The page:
Seeking a quick fix

Seeking a quick fix

Seeking a quick fix

IT | John Tate | 1 Mar 2007

John Tate ponders IT support issues in the age
of web based purchasing.

Most computer users will have experienced the joys of IT supplier helplines and web based support. Hardware and increasingly applications software can be purchased over the internet. Sage, for example, offers online shopping for its core products.

Readers of Charity Finance may recall that a year ago I purchased a Dell laptop over the web. I experienced a whole series of problems with getting the machine to work. Even with online help/telephone support it took over three man days of my effort to get the machine working properly.

One year on the laptop is still working and I have been pretty happy with its performance. Until last month that is when the laptop ‘got dropped’ and as a result the screen stopped working. So off I went on the usual support journey to get help from a primarily web based sales company. The first challenge was to track down the right number to call at Dell to get help. It took me six calls to get through to the right person with the usual delays in going via an automated telephone help system. Finally I spoke to a person called Binoy at a call centre. He informed me that my warranty did not extend to accidental damage and that I would have to book an engineer to visit and replace the screen. This was going to take a few days and Binoy was unable to give a time when the engineer would call or how long it might take to fix the problem.

I resigned myself to the wait while inwardly groaning at the difficulty of getting through to Dell and the delay in gaining access to a support engineer. That was until Binoy rang me back. He thought that the problem with my screen might be due to the cable connecting it to the motherboard becoming dislodged. He suggested that if I was up for it he would talk me through how to take my laptop apart, re-attach the cable and see if this solved the problem. So I undertook the task under Binoy’s excellent and patient guidance. Some 15 screw removals later the screen came off as did the keyboard and I gave the relevant cable a shove and reassembled the machine. Hey presto, the problem was solved and my machine was back to normal.

I of course was delighted and particularly pleased at the Dell support. Binoy went the extra mile and really helped me out. However, it got me thinking that with an increasing amount of IT purchases now being made via the web, how can we gear ourselves up to manage support and what can we expect from our suppliers?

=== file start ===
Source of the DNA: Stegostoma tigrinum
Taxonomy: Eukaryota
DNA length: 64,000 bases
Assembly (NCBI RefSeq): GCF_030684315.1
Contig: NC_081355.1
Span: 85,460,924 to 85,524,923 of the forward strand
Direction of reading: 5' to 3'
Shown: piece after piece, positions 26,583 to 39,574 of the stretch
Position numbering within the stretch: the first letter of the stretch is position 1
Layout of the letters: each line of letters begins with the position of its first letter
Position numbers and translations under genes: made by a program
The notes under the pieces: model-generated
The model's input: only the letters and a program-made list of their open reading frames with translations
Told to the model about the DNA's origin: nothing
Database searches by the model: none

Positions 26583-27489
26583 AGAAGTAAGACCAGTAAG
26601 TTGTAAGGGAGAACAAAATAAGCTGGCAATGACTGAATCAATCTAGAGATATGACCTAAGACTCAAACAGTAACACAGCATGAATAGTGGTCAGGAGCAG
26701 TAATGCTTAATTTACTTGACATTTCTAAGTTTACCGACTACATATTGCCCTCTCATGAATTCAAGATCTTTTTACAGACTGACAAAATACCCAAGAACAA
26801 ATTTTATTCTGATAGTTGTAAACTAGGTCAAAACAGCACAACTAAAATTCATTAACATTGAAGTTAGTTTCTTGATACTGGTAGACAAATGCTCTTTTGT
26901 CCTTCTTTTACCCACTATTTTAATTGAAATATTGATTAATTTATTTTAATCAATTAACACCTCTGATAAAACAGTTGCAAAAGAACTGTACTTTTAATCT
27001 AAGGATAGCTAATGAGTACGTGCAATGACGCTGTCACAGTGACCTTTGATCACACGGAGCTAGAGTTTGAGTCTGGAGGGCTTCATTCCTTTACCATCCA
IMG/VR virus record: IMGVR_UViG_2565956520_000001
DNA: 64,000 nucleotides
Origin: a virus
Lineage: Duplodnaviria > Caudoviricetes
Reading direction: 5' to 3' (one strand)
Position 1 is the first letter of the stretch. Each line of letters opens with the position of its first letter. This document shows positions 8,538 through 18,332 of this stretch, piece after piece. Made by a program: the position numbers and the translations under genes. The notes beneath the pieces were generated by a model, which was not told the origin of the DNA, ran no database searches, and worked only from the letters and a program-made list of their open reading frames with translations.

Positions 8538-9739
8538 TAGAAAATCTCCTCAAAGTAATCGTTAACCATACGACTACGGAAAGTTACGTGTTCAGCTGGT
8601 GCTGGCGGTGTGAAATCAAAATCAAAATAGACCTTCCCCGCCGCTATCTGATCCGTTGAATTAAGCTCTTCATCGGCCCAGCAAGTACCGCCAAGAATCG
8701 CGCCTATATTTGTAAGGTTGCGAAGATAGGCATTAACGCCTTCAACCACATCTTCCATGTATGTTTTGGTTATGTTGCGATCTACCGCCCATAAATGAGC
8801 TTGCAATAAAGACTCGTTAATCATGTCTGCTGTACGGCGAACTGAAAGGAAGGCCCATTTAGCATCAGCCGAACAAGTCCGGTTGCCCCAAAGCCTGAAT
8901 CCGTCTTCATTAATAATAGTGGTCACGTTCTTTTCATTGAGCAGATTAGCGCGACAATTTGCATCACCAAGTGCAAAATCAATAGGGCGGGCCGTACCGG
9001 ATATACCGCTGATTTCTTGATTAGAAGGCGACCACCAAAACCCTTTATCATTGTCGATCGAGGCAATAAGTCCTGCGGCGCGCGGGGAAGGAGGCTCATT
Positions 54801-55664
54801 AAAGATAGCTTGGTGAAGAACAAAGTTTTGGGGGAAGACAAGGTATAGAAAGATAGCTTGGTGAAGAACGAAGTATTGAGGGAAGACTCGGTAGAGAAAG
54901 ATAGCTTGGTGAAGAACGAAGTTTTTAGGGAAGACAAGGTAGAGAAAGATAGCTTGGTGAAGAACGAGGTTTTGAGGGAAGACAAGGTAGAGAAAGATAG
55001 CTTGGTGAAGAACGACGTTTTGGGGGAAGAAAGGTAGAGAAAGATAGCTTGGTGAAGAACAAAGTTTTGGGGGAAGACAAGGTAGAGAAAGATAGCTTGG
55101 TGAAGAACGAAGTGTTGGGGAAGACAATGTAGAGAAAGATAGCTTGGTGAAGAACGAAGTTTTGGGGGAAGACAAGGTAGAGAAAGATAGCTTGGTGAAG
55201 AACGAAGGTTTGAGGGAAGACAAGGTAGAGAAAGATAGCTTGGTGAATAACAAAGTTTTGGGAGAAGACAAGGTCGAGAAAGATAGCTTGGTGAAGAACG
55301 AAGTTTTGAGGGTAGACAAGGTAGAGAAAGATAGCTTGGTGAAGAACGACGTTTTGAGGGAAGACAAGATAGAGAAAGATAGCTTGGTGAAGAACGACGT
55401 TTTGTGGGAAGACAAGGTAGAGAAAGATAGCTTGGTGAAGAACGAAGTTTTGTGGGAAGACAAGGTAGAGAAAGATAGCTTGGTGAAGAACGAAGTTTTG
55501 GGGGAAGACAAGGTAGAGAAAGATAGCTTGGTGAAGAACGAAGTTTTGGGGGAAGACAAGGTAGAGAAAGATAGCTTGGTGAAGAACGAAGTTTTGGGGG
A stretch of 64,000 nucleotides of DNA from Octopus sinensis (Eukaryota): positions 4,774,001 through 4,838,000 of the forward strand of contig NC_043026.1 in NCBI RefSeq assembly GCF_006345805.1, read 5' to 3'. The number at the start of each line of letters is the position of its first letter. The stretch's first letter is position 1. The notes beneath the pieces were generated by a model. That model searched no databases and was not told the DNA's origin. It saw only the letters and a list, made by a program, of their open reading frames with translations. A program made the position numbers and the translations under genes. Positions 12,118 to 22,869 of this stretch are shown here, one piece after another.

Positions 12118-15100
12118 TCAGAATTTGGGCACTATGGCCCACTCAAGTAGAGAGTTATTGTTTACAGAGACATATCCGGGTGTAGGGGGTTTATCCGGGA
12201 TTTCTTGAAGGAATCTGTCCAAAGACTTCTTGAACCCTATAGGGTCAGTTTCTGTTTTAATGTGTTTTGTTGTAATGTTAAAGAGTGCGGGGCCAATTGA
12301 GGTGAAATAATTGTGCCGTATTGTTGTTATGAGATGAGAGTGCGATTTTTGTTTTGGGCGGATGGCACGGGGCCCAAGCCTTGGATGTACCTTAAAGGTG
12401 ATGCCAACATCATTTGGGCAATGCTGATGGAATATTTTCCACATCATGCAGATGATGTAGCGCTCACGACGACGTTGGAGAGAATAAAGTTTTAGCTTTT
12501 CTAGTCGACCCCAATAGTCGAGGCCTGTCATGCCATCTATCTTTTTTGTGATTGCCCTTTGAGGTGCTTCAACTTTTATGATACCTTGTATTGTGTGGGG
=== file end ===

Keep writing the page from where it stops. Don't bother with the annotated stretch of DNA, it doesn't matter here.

The first thing to recognise is that for the non-expert, websites and support forums are only a partial solution to a problem. Proposed technical solutions can require complex adjustments. The process to manage this is not to be taken lightly and can result in additional problems rather than a straightforward fix.

The second is that it can be very difficult to actually speak to someone who really understands your problem and can solve it on the telephone. Suppliers are out to make money and often recruit inexperienced staff to man a helpline. They may also not have adequate staffing levels to quickly respond to a problem.

So how to you survive in this environment? The first step is to plan and budget sensibly for the cost of IT support. If you are buying a new application or a lot of equipment establish whether you have the in-house skills to manage the implementation. If not try to find a supplier who can hand hold you through the process and provide you with some face-to-face training on what you are using. See if you can designate one or more people in your organisation to become ‘advanced’ or ‘super users’ of the system and make sure you provide them with training on what they are doing. Consider also paying for a local company to provide telephone/on-site help if needed. Make sure you have a backup/disaster recovery strategy so that if the application or hardware breaks you can continue to function while it gets fixed. These options are going to cost you money but if you try to cut corners you may end up with a load of hassle later on that has a far greater impact on your organisation than the money you have tried to save.

Finally, see if you can find suppliers and products that have a good track record of product and service delivery – including the ability to offer the human touch when required and ideally an employee called Binoy!

John Tate is a leading IT analyst in the charity sector and chair of Citra 


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John Tate

John Tate is a qualified accountant and entrepreneur. He is a columnist for Charity Finance, a visiting lecturer at Cass Business School's Centre for Charity Effectiveness and Trustee of Eduserv. He also non executive chair of Civil Society Media.

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